Follow-up question: what do the two power dissipation figures tell us about the relative power of two transistors handling the exact same currents? Explain why this is important in a current mirror circuit, and why it is customary to thermally bond Q1 and Q2 together in discrete-component current mirrors.

Notes:
Ask your students to explain how they obtained the answer to this question, step by step.
The follow-up question is an important one for a few reasons. First, students must be aware that transistor power dissipation is determined by more than just collector current. Secondly, the disparate dissipations of these two transistors will lead to inaccuracies in regulated current in a current mirror circuit if measures are not taken to equalize their temperatures.


Question 13:


Choose a power supply voltage and resistance value for R1 that will maintain approximately 15 mA of current through the 1 kW load resistor. Assume the use of a silicon transistor:


To ensure plenty of regulation range (the ability to maintain regulated current over a wide range of load resistance values), design your circuit so that at least 20 volts VCE are dropped across transistor Q2. Also, calculate the approximate power dissipation of transistor Q2.
Note that this is just one possible set of values meeting the criteria given for this circuit. Your own answers may be different!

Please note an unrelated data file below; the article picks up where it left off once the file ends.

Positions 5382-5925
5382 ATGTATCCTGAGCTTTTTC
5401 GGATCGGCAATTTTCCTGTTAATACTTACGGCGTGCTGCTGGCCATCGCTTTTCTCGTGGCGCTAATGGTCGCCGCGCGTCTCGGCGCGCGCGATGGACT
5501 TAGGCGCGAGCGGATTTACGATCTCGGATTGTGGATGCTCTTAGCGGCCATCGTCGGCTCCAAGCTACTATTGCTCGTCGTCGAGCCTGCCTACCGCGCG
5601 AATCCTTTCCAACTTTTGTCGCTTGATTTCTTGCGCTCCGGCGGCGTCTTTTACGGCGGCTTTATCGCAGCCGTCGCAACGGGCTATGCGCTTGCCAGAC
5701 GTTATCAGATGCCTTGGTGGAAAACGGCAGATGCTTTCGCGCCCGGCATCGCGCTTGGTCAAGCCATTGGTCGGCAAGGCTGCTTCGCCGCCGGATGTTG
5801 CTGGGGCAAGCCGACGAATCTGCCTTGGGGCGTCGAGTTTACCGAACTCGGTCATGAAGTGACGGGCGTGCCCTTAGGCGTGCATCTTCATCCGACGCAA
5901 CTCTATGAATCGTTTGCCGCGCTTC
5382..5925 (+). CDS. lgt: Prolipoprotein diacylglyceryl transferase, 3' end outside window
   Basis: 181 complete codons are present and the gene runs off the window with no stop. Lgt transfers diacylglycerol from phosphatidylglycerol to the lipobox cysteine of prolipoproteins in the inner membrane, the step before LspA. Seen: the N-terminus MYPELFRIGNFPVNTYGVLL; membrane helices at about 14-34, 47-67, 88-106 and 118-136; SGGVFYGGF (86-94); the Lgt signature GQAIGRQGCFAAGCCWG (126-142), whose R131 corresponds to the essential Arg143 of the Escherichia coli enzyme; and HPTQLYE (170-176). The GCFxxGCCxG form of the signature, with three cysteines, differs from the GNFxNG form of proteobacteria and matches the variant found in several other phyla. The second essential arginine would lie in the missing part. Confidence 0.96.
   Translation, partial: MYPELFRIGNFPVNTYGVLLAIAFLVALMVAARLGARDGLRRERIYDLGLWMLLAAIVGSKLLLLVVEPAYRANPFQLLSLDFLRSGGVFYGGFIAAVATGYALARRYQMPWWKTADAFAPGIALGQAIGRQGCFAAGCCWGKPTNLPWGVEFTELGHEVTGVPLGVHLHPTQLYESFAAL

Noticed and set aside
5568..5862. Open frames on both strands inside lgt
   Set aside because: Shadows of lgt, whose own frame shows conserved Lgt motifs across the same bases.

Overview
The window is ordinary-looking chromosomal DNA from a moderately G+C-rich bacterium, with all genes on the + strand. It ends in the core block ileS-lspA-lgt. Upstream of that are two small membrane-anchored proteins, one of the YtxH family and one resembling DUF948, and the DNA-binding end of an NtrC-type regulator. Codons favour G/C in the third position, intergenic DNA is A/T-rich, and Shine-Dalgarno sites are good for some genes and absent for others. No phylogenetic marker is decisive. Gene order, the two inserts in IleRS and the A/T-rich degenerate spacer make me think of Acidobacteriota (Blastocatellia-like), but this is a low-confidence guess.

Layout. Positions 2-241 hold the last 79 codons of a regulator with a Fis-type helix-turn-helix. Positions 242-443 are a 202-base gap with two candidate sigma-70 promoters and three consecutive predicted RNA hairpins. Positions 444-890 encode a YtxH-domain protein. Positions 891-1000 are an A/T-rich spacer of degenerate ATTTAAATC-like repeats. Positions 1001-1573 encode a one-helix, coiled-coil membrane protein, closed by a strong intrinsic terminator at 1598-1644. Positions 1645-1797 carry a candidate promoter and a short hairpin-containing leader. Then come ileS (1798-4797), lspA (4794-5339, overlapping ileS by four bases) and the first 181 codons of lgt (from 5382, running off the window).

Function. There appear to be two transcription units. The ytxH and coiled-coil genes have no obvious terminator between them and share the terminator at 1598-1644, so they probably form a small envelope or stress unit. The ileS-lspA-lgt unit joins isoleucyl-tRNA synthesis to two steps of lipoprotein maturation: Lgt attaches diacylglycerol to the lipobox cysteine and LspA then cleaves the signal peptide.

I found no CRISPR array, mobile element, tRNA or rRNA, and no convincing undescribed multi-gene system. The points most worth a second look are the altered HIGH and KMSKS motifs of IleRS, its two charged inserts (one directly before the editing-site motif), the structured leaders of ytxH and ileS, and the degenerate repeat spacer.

R1 = 2.287 kW          Vsupply = 35 volts          PQ2 300 mW

Notes:
Since there is more than one current answer for this design problem, be sure to ask students to present different solutions to it, asking them to explain how they obtained their answers to this question.


Question 14:


Describe the purpose of the transistor in this AC-DC power supply circuit:


The transistor serves to "boost" the current-sourcing capability of the resistor/zener voltage regulator circuit, to provide far more current to a load than possible with the resistor/zener alone.

Notes:
Ask your students to identify the configuration of this transistor amplifier (common-base, common-emitter, or common collector?). After they have done this, ask them to identify the current gain of such an amplifier, given a transistor b value of 90.


Question 15:


Install a potentiometer in this circuit so that the regulated output voltage of this power supply becomes adjustable:


Challenge: leave the potentiometer symbol in its place, and make the necessary wire connections between it and the rest of the circuit!


Challenge question: for any given amount of load current, what voltage setting will cause the transistor to dissipate the most heat energy, low, medium, or high?

Notes:
Some students may choose to place the potentiometer on the output of the power supply (connecting to the transistor's emitter terminal). While this will work, technically, it is not a good solution because the load current will be severely limited by the potentiometer's resistance. Discuss with your students why the circuit drawn in the answer is more practical.
The answer to the challenge question is nonintuitive, but it makes sense once you determine what variables affect transistor power dissipation (emitter current, and VCE).


Question 16:


Calculate the approximate output voltage of this regulated power supply circuit and the amount of current through the zener diode under no-load conditions:


Vout -8.6 V          Izener 6.71 mA

Notes:
Calculating the output voltage is a much simpler task than calculating the zener diode's current! Have your students explain their problem-solving techniques for this circuit.